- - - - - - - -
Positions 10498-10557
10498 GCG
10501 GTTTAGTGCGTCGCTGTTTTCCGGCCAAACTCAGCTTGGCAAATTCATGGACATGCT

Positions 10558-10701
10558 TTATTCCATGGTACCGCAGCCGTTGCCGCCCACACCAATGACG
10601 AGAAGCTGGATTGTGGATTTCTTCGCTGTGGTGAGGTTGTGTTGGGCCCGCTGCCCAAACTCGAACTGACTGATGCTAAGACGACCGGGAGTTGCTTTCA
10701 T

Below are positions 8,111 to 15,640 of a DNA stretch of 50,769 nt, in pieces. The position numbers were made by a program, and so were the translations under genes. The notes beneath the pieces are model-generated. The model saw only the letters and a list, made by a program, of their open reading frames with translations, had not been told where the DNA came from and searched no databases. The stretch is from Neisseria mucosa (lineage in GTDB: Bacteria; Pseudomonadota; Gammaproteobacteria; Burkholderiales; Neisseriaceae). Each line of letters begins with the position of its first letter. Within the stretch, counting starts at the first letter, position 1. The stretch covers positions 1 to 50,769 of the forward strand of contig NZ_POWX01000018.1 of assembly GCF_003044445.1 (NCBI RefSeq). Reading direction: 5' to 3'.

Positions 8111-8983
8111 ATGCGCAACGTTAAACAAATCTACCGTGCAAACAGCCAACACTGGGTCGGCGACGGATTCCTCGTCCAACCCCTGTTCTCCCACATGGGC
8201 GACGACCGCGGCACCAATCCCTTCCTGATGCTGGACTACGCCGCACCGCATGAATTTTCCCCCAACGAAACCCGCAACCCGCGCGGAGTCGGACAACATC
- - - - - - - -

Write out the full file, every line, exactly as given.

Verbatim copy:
Positions 10498-10557
10498 GCG
10501 GTTTAGTGCGTCGCTGTTTTCCGGCCAAACTCAGCTTGGCAAATTCATGGACATGCT

Positions 10558-10701
10558 TTATTCCATGGTACCGCAGCCGTTGCCGCCCACACCAATGACG
10601 AGAAGCTGGATTGTGGATTTCTTCGCTGTGGTGAGGTTGTGTTGGGCCCGCTGCCCAAACTCGAACTGACTGATGCTAAGACGACCGGGAGTTGCTTTCA
10701 T

Below are positions 8,111 to 15,640 of a DNA stretch of 50,769 nt, in pieces. The position numbers were made by a program, and so were the translations under genes. The notes beneath the pieces are model-generated. The model saw only the letters and a list, made by a program, of their open reading frames with translations, had not been told where the DNA came from and searched no databases. The stretch is from Neisseria mucosa (lineage in GTDB: Bacteria; Pseudomonadota; Gammaproteobacteria; Burkholderiales; Neisseriaceae). Each line of letters begins with the position of its first letter. Within the stretch, counting starts at the first letter, position 1. The stretch covers positions 1 to 50,769 of the forward strand of contig NZ_POWX01000018.1 of assembly GCF_003044445.1 (NCBI RefSeq). Reading direction: 5' to 3'.

Positions 8111-8983
8111 ATGCGCAACGTTAAACAAATCTACCGTGCAAACAGCCAACACTGGGTCGGCGACGGATTCCTCGTCCAACCCCTGTTCTCCCACATGGGC
8201 GACGACCGCGGCACCAATCCCTTCCTGATGCTGGACTACGCCGCACCGCATGAATTTTCCCCCAACGAAACCCGCAACCCGCGCGGAGTCGGACAACATC